With the new year comes questions regarding a new form of employment, that of the student athlete. NCAA regulations are changing to permit athletes to profit from their name, image and likeness. The decision, which seemed inevitable, comes in the wake of several court cases and legislative decisions in which players sought the ability to profit from their participation in college athletics. Recently, in California, Governor Gavin Newsom signed into law a bill allowing college athletes to be paid for endorsement deals and retain agents, a position the NCAA announced its opposition to and potentially intends to fight.
However, by vote, the NCAA governing board agreed to permit compensation in circumstances that have yet to be fully delineated. The decision was unanimous, a fact that indicates the NCAA could read the writing on the wall, possibly forestalling a flood of additional lawsuits. In this way, the NCAA may have some power to determine for itself in what manner athletes may be compensated and in which circumstances. This is a massive change in policy from an organization previously steadfast in its refusal to permit any manner of compensation for athletes falling under its purview. For athletes, past and present the decision comes as a recognition that their efforts, their accomplishments, and their very individualism belong to themselves and not to a governing body increasingly under scrutiny for its decisions.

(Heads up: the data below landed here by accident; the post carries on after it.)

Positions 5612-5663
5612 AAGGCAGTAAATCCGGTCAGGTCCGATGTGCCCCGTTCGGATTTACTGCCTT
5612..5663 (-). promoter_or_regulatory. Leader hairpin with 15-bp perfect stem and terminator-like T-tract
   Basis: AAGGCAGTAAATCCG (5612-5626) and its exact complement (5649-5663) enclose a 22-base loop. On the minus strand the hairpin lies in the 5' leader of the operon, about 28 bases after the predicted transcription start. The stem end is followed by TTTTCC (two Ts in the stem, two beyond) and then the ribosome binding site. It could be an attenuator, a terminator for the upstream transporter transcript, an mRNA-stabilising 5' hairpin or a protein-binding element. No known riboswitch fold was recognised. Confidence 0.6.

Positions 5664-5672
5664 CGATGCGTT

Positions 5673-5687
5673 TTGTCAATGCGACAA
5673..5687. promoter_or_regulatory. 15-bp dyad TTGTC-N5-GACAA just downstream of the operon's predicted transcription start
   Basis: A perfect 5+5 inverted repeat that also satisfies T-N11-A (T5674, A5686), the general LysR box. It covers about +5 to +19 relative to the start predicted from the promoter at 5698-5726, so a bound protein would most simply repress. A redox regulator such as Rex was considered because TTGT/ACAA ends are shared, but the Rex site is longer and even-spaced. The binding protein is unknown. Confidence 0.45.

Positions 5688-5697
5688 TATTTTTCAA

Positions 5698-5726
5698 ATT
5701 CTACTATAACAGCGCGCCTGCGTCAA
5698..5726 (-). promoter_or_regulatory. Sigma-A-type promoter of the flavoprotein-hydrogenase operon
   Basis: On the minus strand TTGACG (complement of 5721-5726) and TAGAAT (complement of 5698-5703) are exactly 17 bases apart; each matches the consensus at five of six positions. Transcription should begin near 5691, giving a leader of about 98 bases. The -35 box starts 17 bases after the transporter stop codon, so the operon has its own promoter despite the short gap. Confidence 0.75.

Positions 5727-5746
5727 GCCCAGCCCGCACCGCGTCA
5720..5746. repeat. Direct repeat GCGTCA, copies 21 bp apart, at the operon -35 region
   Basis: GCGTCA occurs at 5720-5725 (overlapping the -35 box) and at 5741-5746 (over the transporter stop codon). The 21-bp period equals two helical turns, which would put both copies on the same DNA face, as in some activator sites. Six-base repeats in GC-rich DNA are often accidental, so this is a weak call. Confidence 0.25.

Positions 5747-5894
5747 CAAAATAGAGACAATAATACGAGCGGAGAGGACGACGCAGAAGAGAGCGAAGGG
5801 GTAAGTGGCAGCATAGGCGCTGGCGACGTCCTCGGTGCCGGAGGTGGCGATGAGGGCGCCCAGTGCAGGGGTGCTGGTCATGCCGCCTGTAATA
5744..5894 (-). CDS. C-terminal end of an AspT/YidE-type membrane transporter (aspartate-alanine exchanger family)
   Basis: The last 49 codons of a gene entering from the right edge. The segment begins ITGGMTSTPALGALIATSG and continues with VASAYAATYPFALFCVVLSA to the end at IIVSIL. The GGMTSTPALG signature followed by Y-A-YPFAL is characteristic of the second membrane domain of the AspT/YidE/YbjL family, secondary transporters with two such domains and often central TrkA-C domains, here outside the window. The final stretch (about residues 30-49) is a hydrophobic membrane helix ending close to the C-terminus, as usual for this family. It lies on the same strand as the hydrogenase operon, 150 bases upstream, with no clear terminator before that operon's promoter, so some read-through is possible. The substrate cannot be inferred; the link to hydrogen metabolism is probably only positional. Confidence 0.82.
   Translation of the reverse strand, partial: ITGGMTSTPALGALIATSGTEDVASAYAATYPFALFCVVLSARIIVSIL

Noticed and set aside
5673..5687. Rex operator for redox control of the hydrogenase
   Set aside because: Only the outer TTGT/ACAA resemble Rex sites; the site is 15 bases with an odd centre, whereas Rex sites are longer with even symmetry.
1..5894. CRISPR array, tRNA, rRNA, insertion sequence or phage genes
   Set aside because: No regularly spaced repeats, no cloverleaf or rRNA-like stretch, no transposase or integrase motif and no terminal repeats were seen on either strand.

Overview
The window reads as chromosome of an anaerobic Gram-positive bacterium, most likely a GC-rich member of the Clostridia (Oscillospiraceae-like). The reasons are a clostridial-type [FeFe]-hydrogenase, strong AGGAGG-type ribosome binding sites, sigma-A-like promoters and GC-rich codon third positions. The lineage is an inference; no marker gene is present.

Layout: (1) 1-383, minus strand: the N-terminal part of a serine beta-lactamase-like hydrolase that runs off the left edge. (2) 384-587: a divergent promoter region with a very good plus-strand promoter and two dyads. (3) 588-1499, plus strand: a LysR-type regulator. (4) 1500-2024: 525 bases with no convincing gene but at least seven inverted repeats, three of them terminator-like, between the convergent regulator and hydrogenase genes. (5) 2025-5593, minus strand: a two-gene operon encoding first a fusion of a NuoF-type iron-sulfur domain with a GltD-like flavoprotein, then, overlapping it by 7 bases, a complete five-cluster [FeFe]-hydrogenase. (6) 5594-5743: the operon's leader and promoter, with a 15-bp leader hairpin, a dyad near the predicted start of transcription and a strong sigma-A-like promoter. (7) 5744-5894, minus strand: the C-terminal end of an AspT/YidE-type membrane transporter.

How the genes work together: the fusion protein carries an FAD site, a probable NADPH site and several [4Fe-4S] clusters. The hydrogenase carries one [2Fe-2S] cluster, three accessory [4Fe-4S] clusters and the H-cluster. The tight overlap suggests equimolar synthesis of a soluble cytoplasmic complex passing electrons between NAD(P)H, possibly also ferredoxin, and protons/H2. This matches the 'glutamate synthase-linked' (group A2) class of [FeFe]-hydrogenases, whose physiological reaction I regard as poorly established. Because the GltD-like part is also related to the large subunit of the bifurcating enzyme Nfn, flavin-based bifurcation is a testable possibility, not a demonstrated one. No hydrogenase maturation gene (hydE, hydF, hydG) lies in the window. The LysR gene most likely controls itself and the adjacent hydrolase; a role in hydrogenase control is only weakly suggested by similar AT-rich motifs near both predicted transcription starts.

It remains to be seen how these changes will be implemented, giving rise to unanswered questions about the character of the employee-employer relationship between student athletes, their schools, and the NCAA. While the NCAA opposes the progression to paying athletes, most notably on the basis on the loss of amateurism, young athletes stand to gain by maintaining an ownership right in their most valuable asset, themselves.